Mullen Automotive has absorbed yet another fellow EV start-up. Today’s acquisition includes Electric Last Mile Solutions, or ELMS, which filed for bankruptcy in June. Mullen received court approval last week to acquire ELMS’s Indiana manufacturing facility, its inventory of EVs, and all its intellectual property.
Mullen Automotive ($MULN) is a Southern California-based EV start-up founded in 2014 that has set out to deliver affordable EVs built entirely on US soil. Although the company has yet to deliver an EV to the market, it came close twice. First, it tried to bring the fabled Coda EV back from the dead, then struck a deal with Qiantu in China to try to bring the assembly of the Dragonfly K50 to the US.
Following a merger in 2020, Mullen pivoted its strategy once again and honed its focus onto its own ground-up EV model – the FIVE crossover SUV. The start-up surprised us yet again by shifting its production sights elsewhere, claiming a majority stake in Bollinger Motors this past September. It vowed to get Bollinger’s ill-fated B1 and B2 electric trucks into production using some of the cash from its acquisition purchase.
Just over a month later, Mullen Automotive announced an investment in another EV start-up, acquiring Electric Last Mile Solutions and all of its assets, including a large production facility.
Mullen approved for all-cash purchase of ELMS’s business
The EV startup shared that it was approved by the US Bankruptcy Court on October 13 as a Chapter 7 transaction, which includes ELMS’s former production facility in Mishawaka, Indiana. Here is the list of assets acquired in the ELMS purchase:
- All intellectual property (IP).
- All inventory, including vehicles (finished and unfinished), finished goods, part modules component parts, raw materials, tooling (including but not limited to product-specific tooling), and all manufacturing data that is required or reasonably helpful for the assembly of the Class 1 Electric commercial delivery vans and Class 3 Commercial Delivery Cab Chassis.
- Real property located in Mishawaka, Indiana, together with all buildings, improvements, and fixtures.
- All tangible personal property, including equipment, machinery, furniture, supplies, computer hardware, data networks, servers (with data and software), communication equipment, software, discs, and all other data storage media.
With the acquisition, Mullen Automotive procures a production footprint with the capability to produce up to 50,000 vehicles per year. The start-up stated that the acquisition of said factory will allow it to accelerate production of the Mullen FIVE and Bollinger B1 and B2 EVs by 12 months.
Mullen currently operates a facility in Tunica, Missouri, which will now become the company’s commercial manufacturing center, responsible for producing Mullen and Bollinger Class 1 to 6 commercial vehicles. Subsequently, FIVE production will move from Tunica to the newly acquired facility in Indiana. Mullen chairman and CEO David Michery spoke to the cash purchase:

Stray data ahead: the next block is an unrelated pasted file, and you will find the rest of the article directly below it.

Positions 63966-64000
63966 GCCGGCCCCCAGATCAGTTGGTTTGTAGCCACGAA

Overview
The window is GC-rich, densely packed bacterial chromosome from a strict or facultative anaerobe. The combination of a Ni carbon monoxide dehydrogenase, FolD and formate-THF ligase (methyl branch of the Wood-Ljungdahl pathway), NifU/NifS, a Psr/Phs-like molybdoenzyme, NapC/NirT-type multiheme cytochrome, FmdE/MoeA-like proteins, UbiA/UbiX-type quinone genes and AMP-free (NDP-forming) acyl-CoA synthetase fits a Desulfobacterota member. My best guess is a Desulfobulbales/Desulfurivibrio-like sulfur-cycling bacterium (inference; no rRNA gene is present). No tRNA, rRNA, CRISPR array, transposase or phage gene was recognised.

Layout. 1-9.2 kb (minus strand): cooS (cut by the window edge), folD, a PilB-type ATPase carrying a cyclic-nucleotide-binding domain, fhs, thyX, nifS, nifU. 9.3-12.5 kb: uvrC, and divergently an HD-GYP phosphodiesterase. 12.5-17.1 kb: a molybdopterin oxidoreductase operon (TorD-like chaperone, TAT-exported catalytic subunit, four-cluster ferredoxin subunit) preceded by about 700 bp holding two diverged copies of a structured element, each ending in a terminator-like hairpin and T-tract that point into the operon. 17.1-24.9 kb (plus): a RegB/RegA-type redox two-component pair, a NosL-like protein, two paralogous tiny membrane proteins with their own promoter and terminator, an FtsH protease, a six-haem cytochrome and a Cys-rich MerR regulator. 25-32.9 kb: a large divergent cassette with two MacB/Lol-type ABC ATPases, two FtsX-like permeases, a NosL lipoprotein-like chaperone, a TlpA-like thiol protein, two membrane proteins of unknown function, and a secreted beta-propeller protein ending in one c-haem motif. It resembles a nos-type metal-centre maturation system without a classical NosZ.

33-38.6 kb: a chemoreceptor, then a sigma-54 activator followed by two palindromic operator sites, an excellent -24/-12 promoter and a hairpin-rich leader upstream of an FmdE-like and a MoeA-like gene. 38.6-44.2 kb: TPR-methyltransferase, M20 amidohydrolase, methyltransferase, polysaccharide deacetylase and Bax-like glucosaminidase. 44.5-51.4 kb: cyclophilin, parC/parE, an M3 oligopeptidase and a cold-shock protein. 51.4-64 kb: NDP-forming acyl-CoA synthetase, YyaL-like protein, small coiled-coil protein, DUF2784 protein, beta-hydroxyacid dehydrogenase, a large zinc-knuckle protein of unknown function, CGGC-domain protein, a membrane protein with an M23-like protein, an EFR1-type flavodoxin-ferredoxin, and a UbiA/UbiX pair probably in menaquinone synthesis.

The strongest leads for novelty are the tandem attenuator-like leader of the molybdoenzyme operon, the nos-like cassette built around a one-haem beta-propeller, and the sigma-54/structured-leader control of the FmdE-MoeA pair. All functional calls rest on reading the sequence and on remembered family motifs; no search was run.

Mullen’s acquisition of Bollinger was one of the largest transactions of its kind in the EV market. Upon closing the ELMS transaction, the company will be in a position to strategically leverage all its acquired assets to shorten its production path and aggressively expand into the commercial and consumer EV market.
Mullen Automotive did not share the purchase price of ELMS in its recent press release, but the start-up reportedly offered over $93 million in cash and other considerations, according to previous court documents. The start-up claims to have access to $275 million to close the ELMS acquisition based upon its cash on hand and “funding commitments” of up to $240 million.
Mullen intends to launch Class 1 to 3 commercial delivery EVs in 2023, followed by the start of FIVE production in 2024.
It’s interesting to see Mullen Automotive acquire yet another start-up that couldn’t make it over the scaled production hump. The newly acquired facility could certainly help the start-up answer its own call to destiny in becoming a legitimate automaker, but they still don’t pass the sniff test here at Electrek.
We’d love to be proven wrong. We are by no means rooting against Mullen Automotive. The FIVE and FIVE RS look very cool, but this company remains a mere start-up with some prototypes until it actually starts delivering viable EVs to customers.
Why spend all this money purchasing other technologies from companies instead of using those funds to build your own passenger EVs as planned? Makes you wonder. We totally understand the entry into last-mile and commercial Evs – that segment is absolutely booming. But why now, before successfully scaling a vehicle of its own?
Hopefully, Mullen hasn’t spread itself too thin here financially, especially on the wings of “funding commitments” that make up a large majority of its available funds. Again, rooting for them, but this is definitely a “show, don’t tell” situation.
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